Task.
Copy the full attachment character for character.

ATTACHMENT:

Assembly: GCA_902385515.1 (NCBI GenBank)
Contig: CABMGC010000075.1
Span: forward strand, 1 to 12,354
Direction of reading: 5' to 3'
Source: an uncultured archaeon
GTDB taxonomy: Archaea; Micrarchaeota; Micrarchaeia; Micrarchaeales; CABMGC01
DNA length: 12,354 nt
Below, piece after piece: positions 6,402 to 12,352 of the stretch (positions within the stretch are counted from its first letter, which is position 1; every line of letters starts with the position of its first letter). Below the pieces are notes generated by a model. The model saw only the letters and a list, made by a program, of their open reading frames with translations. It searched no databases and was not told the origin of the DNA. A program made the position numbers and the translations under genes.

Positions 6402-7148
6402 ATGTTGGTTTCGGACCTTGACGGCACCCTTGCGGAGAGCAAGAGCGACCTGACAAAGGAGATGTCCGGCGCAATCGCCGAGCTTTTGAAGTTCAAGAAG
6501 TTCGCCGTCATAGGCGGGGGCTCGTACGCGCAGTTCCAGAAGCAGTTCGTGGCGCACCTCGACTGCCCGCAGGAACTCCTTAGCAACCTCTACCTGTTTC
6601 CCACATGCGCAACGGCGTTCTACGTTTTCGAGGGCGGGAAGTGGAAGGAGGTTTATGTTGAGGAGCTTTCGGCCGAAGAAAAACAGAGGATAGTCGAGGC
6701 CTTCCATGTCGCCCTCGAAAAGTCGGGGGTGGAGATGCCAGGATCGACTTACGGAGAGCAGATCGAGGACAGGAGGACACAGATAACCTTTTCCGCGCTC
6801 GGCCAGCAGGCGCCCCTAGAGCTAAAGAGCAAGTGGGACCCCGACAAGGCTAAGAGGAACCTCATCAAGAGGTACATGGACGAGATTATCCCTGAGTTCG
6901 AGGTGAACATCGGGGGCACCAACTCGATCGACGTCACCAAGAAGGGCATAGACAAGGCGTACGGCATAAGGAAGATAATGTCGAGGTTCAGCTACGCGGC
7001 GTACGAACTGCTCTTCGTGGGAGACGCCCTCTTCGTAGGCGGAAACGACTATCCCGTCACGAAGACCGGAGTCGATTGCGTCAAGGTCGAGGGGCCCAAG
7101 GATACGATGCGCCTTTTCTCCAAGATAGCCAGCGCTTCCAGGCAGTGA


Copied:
Assembly: GCA_902385515.1 (NCBI GenBank)
Contig: CABMGC010000075.1
Span: forward strand, 1 to 12,354
Direction of reading: 5' to 3'
Source: an uncultured archaeon
GTDB taxonomy: Archaea; Micrarchaeota; Micrarchaeia; Micrarchaeales; CABMGC01
DNA length: 12,354 nt
Below, piece after piece: positions 6,402 to 12,352 of the stretch (positions within the stretch are counted from its first letter, which is position 1; every line of letters starts with the position of its first letter). Below the pieces are notes generated by a model. The model saw only the letters and a list, made by a program, of their open reading frames with translations. It searched no databases and was not told the origin of the DNA. A program made the position numbers and the translations under genes.

Positions 6402-7148
6402 ATGTTGGTTTCGGACCTTGACGGCACCCTTGCGGAGAGCAAGAGCGACCTGACAAAGGAGATGTCCGGCGCAATCGCCGAGCTTTTGAAGTTCAAGAAG
6501 TTCGCCGTCATAGGCGGGGGCTCGTACGCGCAGTTCCAGAAGCAGTTCGTGGCGCACCTCGACTGCCCGCAGGAACTCCTTAGCAACCTCTACCTGTTTC
6601 CCACATGCGCAACGGCGTTCTACGTTTTCGAGGGCGGGAAGTGGAAGGAGGTTTATGTTGAGGAGCTTTCGGCCGAAGAAAAACAGAGGATAGTCGAGGC
6701 CTTCCATGTCGCCCTCGAAAAGTCGGGGGTGGAGATGCCAGGATCGACTTACGGAGAGCAGATCGAGGACAGGAGGACACAGATAACCTTTTCCGCGCTC
6801 GGCCAGCAGGCGCCCCTAGAGCTAAAGAGCAAGTGGGACCCCGACAAGGCTAAGAGGAACCTCATCAAGAGGTACATGGACGAGATTATCCCTGAGTTCG
6901 AGGTGAACATCGGGGGCACCAACTCGATCGACGTCACCAAGAAGGGCATAGACAAGGCGTACGGCATAAGGAAGATAATGTCGAGGTTCAGCTACGCGGC
7001 GTACGAACTGCTCTTCGTGGGAGACGCCCTCTTCGTAGGCGGAAACGACTATCCCGTCACGAAGACCGGAGTCGATTGCGTCAAGGTCGAGGGGCCCAAG
7101 GATACGATGCGCCTTTTCTCCAAGATAGCCAGCGCTTCCAGGCAGTGA